Tradewars: Homeworld is a finished design from Quest Adventure Cards. Designed by Kristopher R. Kycia, it’s a Sci-Fi Deckbuilding game that’s a bit more indepth than any other I’ve seen out there so far. The game will soon be hitting Kickstarter so they can fund artwork and get it released to the public. With over 16 revisions of the game, it feels polished and ready to go.
A couple of notes before I start:
So what is Tradewars: Homeworld about? There’s actually four ways to play: Tradewars, Spacewars, Days of Glory, and The Derelict. You’ll need 2 copies (if the game is released in the single player boxed format) to play everything except for the solitaire scenario, The Derelict. Each scenario follows the same core rules, but has different conditions for winning.
The rulebook covers a lot of information before the core mechanics are even explained, as there’s a lot of cards and moving parts here. During the game you’ll be building starships, upgrading cards, attacking other ships, and defending your homeworld. Like I said earlier, it’s the most complicated deckbuilder I’ve ever played. That’s not to say it isn’t enjoyable, but it’s not as simple to jump into as Star Realms or the like.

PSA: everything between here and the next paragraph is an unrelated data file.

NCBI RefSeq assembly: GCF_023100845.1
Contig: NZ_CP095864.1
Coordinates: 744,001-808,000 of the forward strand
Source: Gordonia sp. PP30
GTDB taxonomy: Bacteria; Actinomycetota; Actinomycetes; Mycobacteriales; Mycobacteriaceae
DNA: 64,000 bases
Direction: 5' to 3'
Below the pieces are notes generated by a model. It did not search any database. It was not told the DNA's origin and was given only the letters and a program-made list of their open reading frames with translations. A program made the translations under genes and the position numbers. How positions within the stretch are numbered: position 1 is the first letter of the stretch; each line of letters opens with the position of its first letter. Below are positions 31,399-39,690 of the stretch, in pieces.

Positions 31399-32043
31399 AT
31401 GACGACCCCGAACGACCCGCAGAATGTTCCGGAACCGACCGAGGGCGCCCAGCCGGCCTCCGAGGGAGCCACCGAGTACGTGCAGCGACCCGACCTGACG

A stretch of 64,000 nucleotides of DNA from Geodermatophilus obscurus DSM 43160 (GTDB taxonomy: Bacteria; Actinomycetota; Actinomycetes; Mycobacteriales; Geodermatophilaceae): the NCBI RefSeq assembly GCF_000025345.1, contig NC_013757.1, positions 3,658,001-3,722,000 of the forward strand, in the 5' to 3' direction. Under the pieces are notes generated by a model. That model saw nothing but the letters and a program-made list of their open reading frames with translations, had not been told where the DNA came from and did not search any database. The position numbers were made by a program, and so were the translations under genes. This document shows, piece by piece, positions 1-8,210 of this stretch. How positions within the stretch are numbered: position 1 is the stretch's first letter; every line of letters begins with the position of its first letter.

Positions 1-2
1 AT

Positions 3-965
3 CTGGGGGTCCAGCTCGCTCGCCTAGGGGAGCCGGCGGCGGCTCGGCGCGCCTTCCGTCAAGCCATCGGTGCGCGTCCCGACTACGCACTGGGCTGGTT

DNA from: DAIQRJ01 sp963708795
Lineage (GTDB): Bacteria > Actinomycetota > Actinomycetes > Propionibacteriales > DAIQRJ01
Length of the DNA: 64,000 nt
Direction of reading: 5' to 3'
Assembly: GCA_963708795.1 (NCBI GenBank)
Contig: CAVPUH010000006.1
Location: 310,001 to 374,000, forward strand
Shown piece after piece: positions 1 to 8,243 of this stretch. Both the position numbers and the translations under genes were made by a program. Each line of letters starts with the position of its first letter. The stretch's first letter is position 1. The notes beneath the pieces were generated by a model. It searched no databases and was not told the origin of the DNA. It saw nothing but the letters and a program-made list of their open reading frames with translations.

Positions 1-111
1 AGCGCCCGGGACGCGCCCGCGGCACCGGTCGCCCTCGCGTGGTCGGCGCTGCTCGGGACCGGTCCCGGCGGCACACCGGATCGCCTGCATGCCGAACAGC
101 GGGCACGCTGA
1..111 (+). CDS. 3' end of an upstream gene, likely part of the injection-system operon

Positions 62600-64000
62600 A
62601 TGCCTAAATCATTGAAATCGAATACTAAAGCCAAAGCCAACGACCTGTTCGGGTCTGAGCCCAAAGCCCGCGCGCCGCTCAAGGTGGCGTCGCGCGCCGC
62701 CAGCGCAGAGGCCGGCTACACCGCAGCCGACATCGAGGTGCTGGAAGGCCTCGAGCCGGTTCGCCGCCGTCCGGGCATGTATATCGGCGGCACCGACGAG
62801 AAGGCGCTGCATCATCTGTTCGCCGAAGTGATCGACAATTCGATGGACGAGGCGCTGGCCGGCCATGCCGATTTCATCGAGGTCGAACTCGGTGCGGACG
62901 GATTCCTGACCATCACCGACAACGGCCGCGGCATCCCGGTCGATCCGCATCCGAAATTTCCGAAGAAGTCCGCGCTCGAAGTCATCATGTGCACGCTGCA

So there’s formulas to how to build your ships, resolve attacks, etc… There’s also roles that can be chosen each turn that give you an added bonus to play. As you progress through the game, you can even unlock more starships to boost your fleet.
It’s involved, but the rulebook does a good job of laying everything out there. The game takes about 30 minutes to play, but figure 45min to 1 hour for your first go. Does that mean it’s a bad game? By no means! It’s a bit more indepth than I expected, but my oldest son and I still enjoyed the game.
Tradewars: Homeworld is a game that I’m going to keep my eye on. I’d like to see how it’s Kickstarted, and how it looks in its final form. I’m sure I’ll continue to enjoy the early prototype I have until then.
Unpublished is a series about unpublished games. Games in this series are in various states of completion. Game mechanics, art, name, etc… are subject to change as development progresses.